What to do in Rabat
It has always been my dream to travel to Morocco one day, but the closest I have ever been to it before was probably Ibiza or the Canary Islands. Over the last years, however, I have been to Rabat three times, usually for a couple of days for work. I was glad to finally got a chance to be exposed to the beautiful colors, patterns, and architecture of Moroccan culture and to taste a vast variety of Tajines, feast on Couscous aux sept legumes on Fridays, got my breaks sweetened with tea and pastries and even taste some Moroccan beer.
Rabat is located on the coast of the Atlantic Ocean, 1.5 hours drive North of Casablanca. From Amman it between 10 and 12- hour-long travel with a stopover in Cairo. It is the capital of Morocco while being the 4th largest city in the country and presents itself in a mix of a traditional and a modern city.
What to do and see in Rabat
1. Kasbah of the Udayas
The Kasbah is a Must-see in Rabat. It is a citadel built by the Udayas in the 12th century and is a UNESCO world heritage. It is right at the sea as well as close to the old medina, see below. It features a small city within a city as well as some impressive gates, a mosque, a museum, and the Andalusian garden. Take some time to stroll around, go all the way up to look over the water, explore the gardens, and drink a Moroccan tea accompanied by some typical sweets at Cafe Maure.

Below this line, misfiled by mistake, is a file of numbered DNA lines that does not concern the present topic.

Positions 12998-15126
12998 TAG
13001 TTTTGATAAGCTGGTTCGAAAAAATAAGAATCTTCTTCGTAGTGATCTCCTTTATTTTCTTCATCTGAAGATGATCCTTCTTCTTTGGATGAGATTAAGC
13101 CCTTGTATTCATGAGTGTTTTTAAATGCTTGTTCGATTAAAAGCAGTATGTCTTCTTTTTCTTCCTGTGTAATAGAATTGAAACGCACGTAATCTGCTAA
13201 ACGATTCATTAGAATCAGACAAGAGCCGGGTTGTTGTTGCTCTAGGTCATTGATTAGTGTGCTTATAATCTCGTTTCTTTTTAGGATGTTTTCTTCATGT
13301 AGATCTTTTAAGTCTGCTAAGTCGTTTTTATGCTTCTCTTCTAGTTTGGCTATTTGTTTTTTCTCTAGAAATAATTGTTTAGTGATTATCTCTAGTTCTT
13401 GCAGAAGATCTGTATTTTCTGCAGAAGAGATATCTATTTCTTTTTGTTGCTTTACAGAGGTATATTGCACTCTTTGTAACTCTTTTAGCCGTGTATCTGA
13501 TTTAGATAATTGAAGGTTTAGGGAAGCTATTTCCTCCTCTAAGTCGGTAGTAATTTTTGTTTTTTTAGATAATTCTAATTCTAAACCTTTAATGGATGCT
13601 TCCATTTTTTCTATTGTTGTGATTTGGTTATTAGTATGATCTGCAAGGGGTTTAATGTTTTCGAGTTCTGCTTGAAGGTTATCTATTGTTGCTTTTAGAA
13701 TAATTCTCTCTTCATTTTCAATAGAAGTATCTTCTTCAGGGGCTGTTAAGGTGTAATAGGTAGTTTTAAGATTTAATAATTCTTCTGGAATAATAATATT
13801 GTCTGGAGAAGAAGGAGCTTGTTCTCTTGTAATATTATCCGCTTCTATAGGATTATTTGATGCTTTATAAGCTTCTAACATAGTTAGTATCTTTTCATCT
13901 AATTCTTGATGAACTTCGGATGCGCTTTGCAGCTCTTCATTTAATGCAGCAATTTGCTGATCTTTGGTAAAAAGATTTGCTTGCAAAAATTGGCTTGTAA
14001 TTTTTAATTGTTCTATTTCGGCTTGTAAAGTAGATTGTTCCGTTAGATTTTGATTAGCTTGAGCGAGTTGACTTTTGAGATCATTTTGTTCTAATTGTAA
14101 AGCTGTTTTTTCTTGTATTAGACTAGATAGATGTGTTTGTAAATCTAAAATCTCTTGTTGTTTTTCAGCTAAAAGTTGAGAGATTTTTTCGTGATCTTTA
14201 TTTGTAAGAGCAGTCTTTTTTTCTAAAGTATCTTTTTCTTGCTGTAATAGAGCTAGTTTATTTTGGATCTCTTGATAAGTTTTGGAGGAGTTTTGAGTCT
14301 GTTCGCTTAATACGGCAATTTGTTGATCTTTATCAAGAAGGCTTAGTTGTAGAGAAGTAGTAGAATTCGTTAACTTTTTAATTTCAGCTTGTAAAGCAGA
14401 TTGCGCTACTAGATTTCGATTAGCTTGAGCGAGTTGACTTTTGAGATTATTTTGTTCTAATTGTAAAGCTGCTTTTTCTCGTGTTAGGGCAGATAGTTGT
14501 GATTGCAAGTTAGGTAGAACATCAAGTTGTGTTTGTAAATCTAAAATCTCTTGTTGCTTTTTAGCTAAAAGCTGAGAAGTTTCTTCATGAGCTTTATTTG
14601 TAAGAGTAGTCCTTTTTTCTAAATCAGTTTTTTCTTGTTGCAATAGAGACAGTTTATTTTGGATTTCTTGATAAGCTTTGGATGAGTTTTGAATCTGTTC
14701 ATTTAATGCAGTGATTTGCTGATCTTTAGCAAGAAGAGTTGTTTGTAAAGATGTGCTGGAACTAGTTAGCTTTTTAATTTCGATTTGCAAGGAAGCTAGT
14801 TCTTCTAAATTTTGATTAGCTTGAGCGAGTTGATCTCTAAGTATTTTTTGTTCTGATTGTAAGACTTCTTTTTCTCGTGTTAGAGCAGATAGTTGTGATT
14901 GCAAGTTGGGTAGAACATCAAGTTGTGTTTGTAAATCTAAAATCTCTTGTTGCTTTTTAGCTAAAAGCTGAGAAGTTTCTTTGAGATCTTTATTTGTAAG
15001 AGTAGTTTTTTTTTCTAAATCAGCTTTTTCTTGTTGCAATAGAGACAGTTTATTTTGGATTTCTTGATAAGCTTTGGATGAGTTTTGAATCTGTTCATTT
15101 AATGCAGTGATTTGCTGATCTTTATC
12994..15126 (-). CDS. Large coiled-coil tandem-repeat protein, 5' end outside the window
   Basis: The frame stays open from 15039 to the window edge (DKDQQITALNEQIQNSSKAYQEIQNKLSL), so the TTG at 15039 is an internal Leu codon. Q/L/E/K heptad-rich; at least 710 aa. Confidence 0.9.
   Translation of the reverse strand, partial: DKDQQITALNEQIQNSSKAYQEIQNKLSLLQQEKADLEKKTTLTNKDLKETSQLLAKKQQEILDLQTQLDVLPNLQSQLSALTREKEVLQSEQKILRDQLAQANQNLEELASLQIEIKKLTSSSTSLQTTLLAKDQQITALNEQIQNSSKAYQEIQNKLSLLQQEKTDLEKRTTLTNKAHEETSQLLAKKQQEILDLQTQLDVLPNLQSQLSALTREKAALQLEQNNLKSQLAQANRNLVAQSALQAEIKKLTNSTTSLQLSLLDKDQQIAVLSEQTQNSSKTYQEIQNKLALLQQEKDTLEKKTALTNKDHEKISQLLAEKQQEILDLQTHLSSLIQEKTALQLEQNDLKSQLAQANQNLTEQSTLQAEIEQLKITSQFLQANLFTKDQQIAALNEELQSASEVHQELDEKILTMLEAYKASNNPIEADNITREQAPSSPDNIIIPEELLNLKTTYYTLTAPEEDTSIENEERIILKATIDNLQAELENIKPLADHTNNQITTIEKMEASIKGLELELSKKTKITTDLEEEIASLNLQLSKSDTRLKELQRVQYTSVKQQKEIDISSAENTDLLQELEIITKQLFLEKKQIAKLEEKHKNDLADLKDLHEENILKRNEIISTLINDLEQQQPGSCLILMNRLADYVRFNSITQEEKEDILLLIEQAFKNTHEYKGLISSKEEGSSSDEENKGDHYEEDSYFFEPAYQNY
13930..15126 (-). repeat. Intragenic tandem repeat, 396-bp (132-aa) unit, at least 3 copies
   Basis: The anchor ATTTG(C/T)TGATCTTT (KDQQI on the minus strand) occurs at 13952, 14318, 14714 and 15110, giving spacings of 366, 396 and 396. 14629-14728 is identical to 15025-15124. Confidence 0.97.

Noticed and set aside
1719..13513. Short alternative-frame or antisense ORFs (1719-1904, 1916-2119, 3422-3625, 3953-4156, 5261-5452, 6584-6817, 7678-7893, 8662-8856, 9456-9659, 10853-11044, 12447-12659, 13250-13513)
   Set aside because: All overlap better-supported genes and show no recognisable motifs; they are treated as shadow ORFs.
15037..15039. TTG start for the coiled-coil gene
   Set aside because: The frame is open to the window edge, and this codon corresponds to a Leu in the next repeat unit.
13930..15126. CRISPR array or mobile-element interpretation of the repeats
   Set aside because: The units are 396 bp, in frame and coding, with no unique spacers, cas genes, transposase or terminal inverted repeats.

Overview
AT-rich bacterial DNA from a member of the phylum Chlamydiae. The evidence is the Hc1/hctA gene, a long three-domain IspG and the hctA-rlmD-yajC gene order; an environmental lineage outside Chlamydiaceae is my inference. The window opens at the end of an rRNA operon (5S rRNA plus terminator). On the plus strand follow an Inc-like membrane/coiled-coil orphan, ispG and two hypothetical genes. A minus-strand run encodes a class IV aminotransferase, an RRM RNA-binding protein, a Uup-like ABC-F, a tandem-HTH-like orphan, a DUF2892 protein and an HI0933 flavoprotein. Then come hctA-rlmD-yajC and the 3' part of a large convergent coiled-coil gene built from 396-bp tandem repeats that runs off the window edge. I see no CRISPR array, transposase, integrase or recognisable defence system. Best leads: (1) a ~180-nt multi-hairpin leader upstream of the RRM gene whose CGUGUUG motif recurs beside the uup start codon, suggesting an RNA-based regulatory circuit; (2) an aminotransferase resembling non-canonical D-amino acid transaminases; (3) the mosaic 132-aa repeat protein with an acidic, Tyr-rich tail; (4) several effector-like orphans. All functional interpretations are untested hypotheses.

Hint: Be aware that you might be approached by people to show you around, which of course they do expect a gracious tip in return for.
2. Visit the Souq and Medina
The Souq (market) in the streets of the Medina (old city center), is a must-see as well. In Rabat, it seems pretty clearly separated from stuff made in China, and the local crafts and souvenirs. The Medina itself is a semi-closed space with no cars and narrow alleys. While you mostly will see the Souq, also many people live here, work here and sell local street food. As my stomach is a bit sensitive and I had already some difficulties in Egypt, Tunisia, and Syria, as well as in Morocco, I did not try it to be honest. What you will find as well in the medina are some Riads, the typical traditional old houses with a courtyard and fountain inside that in many cases have been turned into hotels, holiday apartments, or restaurants, see below. You can easily go through the Medina to the Kasbah if you like.
Hint: If you do want to pay with cash, make sure to withdraw money before, as you won’t find an ATM in the Medina.
3. Tour Hassan
Hassan Tower is a nice place to take pictures. It is an unfinished minaret, also from the 12th century. It is located in North East of the Hassan quarter right next to the Hassan II Bridge. Unfortunately, I didn’t manage to take a picture.